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Robot vs. tax inspector or how the fourth industrial revolution will change the tax system: a review of problems and solutions

Valentine Vishnevsky and Viktoriia Chekina ()

Journal of Tax Reform, 2018, vol. 4, issue 1, 6-26

Abstract: The Fourth Industrial Revolution and the accelerated development of cyber-physical technologies lead to essential changes in national tax systems and international taxation. The main areas in which taxation meets cyber-physical technologies are digitalization, robotization, M2M and blockchain technologies. Each of these areas has its own opportunities and problems. Three main approaches towards possible solutions for these new problems are identified. The first is to try to apply taxation to new cyber-physical technologies and products of their application. This approach includes the OECD’s Action 1 Plan on Base Erosion and Profit Shifting. It also includes the spread of traditional taxes on new objects — personal data, cryptocurrencies, imputed income of robots. The second is to replace digital transactions and shortfalls in revenues by traditional objects of taxation in the form of tangible assets and people and / or increase tax pressure (including by improving tax administration with use of Big Data) and the degree of progressiveness of taxes already levied on such objects. The third approach is to set a course on building a new tax space with smart taxes based on real-time principles, smart contracts and Big Data. This implies a transition to automatic taxation using blockchain technologies, which focus on the functions of applying distributed ledgers of business transactions in real-time. At present, the general trends are such that the first and second are prevalent, which is manifested in an increase in the relative importance of property, sales and employment taxes. Concerning the third approach, any movement in this direction is still facing a number of technical and other problems and is thus being discussed mainly at the conceptual level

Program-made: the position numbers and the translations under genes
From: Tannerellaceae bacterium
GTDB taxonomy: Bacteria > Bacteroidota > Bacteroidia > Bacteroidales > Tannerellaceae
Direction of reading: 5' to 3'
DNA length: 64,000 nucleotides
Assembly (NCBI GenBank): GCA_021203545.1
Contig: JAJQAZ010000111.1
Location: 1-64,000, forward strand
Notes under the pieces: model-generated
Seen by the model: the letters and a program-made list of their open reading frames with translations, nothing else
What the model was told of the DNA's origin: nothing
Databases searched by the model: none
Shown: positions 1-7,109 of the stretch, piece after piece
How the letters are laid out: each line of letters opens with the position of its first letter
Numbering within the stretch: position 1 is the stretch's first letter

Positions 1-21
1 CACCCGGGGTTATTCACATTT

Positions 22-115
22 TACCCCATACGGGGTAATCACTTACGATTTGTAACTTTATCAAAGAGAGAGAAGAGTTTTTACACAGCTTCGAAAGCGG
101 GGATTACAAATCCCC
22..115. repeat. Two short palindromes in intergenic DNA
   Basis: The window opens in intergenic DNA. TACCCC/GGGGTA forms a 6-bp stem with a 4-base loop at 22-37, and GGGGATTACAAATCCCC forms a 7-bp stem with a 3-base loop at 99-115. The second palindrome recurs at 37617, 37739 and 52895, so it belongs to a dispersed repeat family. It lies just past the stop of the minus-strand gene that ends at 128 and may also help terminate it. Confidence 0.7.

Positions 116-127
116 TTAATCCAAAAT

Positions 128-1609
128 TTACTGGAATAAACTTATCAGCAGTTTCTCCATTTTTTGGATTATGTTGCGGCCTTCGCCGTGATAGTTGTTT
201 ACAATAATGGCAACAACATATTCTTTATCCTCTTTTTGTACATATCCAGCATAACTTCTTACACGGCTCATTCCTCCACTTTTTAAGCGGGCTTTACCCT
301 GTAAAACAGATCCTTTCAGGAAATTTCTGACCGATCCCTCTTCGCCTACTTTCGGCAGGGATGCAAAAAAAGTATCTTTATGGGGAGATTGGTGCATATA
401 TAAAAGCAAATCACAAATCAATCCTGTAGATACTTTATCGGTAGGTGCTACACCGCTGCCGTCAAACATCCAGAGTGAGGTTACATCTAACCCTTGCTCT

Keywords: Cyber-physical technologies; digitalization; blockchain; taxes on digital goods; taxes in Big Data; taxes on robots; taxes on cryptocurrencies (search for similar items in EconPapers)
Date: 2018
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DOI: 10.15826/jtr.2018.4.1.042

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